Agricultural colonies in Argentina
Agricultural colonies in Argentina were a demographically and economically important part of the evolution of the country. The Argentine government, faced with large areas of fertile land that were unpopulated or settled by aboriginal tribes (unassimilated and considered undesirable for progress), encouraged European immigration, welcoming settling agreements with countries, regions and associations abroad.
Starting in 1853, President Justo José de Urquiza encouraged the establishment of agricultural colonies in the Littoral region (western Mesopotamia and north-eastern Pampas, the area of influence of the Paraná and Uruguay rivers). The national government signed a contract with an agency led by entrepreneur Aarón Castellanos.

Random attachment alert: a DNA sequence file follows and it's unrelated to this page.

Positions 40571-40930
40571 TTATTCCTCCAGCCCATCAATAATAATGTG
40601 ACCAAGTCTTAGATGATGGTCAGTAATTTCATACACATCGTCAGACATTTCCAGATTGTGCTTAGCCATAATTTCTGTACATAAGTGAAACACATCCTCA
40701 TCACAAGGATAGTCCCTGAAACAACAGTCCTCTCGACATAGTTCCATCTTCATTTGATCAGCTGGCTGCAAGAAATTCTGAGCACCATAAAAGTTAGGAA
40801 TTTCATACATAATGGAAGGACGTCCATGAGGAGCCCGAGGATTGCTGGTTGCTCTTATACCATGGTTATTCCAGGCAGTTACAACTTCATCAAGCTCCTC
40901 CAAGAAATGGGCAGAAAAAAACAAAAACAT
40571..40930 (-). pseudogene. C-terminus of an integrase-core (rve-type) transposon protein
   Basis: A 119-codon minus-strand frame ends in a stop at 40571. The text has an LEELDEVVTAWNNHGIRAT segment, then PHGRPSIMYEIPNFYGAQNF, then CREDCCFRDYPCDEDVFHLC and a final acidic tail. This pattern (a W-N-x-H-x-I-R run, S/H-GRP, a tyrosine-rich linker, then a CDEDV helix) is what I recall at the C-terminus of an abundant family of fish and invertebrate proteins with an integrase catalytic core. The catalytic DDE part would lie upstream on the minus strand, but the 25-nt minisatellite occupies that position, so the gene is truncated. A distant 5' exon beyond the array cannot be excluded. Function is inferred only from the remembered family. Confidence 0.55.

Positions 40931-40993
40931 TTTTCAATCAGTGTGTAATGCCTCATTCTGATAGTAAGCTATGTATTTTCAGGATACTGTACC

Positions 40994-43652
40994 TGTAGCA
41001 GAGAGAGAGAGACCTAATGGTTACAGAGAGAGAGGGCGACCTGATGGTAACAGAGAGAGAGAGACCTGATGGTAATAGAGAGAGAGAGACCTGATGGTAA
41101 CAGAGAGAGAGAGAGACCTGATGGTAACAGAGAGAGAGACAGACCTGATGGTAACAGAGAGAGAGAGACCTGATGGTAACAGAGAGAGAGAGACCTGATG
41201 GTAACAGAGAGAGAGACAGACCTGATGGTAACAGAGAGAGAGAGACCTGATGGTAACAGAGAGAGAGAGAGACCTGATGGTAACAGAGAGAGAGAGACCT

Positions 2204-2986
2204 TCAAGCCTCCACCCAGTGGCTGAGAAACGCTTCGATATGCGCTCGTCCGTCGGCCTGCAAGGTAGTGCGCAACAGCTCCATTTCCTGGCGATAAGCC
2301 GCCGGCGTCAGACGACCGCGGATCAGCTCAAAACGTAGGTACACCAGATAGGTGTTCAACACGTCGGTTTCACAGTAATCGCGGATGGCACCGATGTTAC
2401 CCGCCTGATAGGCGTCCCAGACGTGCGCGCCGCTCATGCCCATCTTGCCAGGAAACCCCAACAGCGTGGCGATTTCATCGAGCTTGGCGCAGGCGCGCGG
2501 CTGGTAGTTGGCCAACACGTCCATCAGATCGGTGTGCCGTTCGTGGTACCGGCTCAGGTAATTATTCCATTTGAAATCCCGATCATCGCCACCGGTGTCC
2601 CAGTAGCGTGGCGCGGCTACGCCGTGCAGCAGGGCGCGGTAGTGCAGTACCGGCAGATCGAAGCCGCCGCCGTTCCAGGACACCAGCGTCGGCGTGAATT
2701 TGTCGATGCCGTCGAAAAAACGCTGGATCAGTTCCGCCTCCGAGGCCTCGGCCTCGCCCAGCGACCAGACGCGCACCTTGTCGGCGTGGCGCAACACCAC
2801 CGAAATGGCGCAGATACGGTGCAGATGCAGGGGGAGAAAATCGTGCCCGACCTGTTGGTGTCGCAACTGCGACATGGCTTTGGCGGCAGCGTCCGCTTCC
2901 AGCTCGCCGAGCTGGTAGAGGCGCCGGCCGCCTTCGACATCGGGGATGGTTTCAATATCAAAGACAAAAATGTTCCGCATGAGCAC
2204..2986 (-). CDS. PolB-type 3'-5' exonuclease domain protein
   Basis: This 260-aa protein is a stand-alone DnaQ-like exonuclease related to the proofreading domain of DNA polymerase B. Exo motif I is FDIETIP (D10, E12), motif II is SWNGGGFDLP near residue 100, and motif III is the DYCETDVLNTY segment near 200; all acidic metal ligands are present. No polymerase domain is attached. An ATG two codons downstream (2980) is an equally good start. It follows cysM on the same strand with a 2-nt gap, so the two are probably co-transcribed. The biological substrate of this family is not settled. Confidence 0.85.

The first immigrants brought by this colonization contract arrived in Rosario, Santa Fe, on March 24, 1854. The first formally organized agricultural colony was Esperanza, Santa Fe, formed by 200 families from Switzerland, Germany, France, Italy, Belgium and Luxembourg who arrived during January and February 1856.
Many other immigrants were Jews, fleeing pogroms in Europe and sponsored by Maurice de Hirsch's Jewish Colonization Association; they were later termed "Jewish gauchos". The first such Jewish colony was Moïseville (now the village of Moisés Ville, Santa Fe).
The production potential of these colonies can be measured by the fact that, in 1874, Argentina had to import wheat, while by 1880 the agricultural colonies were enough to supply the country's internal needs, and at the end of the 19th century Argentina was the world's first exporter.